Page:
We at Xerox have been working in the document management industry for over a century. In that time, we've brought you many of the office items you take for granted at work every day. From the first xerographic image that was made in 1938 to our breakthroughs in home and business computing from the 1970s to today, we've been advancing business from day one.


1970

Xerox PARC
Our Palo Alto Research Center—known as Xerox PARC—opens in Palo Alto, California, with a world-class team of experts in information and physical sciences, drawn together to create "The Office of the Future"

Electrostatic Printing
We introduce this breakthrough technology, which transfers images using an electrostatic charge and toner—instead of ink and pressure—and enables the seamless rendering of digital documents onto paper.

Automatic Duplex
We introduce two-sided copying, which reduces paper costs, saves time previously spent reinserting pages, saves paper storage space and lessens the environmental impacts of making and using paper.

1971

Joseph C. Wilson
Chairman of the Xerox board Joseph C. Wilson passes away on November 22, leaving a legacy of leadership and innovation created as the company’s president (1946-1966) and chief executive officer (1961-1967).

1972

Object-Oriented Programming
Xerox PARC's Smalltalk, the first object-oriented programming language, enables program improvement without rewrites—functionality that revolutionizes software development and subsequent programming systems.

1973

Alto Personal Computer
Xerox PARC prototypes Alto—the world’s first personal computer—with the first "what-you-see-is-what-you-get" (WYSIWYG) editor, first commercial use of a mouse, graphical user interface (GUI) and bit-mapped display.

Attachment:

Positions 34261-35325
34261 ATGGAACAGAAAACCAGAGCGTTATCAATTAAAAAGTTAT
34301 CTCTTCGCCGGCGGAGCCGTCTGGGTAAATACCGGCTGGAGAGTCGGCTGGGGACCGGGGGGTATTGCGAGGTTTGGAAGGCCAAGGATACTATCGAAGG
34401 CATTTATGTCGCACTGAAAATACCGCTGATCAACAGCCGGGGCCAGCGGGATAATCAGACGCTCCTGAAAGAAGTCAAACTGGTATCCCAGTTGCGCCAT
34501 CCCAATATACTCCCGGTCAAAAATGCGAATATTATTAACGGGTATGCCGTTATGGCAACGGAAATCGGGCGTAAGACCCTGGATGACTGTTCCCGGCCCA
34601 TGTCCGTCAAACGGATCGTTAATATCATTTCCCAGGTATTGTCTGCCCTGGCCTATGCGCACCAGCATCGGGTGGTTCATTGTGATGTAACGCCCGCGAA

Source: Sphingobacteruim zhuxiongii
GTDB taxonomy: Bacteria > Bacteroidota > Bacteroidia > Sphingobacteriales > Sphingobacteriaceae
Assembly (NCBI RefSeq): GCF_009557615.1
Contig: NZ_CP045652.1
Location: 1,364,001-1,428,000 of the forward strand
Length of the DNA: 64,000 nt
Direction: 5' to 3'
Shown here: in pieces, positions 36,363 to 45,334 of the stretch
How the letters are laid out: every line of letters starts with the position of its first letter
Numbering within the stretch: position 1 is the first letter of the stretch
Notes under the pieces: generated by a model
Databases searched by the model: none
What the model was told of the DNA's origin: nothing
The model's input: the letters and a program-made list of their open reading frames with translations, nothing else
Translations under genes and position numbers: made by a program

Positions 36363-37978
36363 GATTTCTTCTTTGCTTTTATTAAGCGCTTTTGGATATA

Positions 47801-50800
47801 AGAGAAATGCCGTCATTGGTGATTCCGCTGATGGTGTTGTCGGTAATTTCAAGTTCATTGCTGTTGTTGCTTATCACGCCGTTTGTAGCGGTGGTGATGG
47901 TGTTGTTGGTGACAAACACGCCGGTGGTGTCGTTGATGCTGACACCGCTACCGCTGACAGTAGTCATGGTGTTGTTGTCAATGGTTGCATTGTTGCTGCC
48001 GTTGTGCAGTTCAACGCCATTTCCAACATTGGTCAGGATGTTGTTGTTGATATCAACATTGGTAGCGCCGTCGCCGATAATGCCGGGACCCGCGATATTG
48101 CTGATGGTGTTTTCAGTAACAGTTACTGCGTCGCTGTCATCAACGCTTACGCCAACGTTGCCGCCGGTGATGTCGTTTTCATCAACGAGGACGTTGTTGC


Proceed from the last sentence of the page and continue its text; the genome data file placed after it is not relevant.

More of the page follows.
Ethernet
An internal memo coins the term "Ethernet" to describe a proposed system of interacting workstations, files and printers, linked via coaxial cable within a local area network, which components can join or leave without disturbing data traffic.

SuperPaint
Xerox PARC computer scientists Dick Shoup and Alvy Ray Smith record the first video image on the first computer paint system, SuperPaint, paving the way for computer animation and later earning them Emmy and Academy Awards.

1974

PC Innovations
Xerox PARC terms its cut-and-paste bitmap editor as "WYSIWYG"; demos Bravo, the word-processing program that leads to Microsoft Word; and introduces device-dependent imaging, which enables page description languages like Postscript.

XRCC
The Xerox Research Centre of Canada (XRCC)— established as an exploratory chemistry research center for Xerox Corporation—opens in Mississauga, Ontario, soon becoming integral to our worldwide research operations.

1975

GUI
Xerox PARC debuts the first graphical user interface (GUI), which uses icons, pop-up menus and overlapping windows with simple point-and-click control—an innovation that will dramatically influence PC interface design.

"Brother Dominic"
In one of the most effective and awarded ad campaigns in history, fictional monk "Brother Dominic" achieves the monumental task of duplicating sacred manuscripts with the help of Xerox copier systems.

1976

Our Last 914
We take the final order for the Xerox 914—the plain paper copier that revolutionized the document copying industry in 1959—and continue field service on the model.

1977

Xerographic Laser Printing
The Xerox 9700—an evolution of Xerox engineer Gary Starkweather's work in the early 1970s to adapt our copier technology by adding a laser beam to it—becomes the industry's first xerographic laser printer.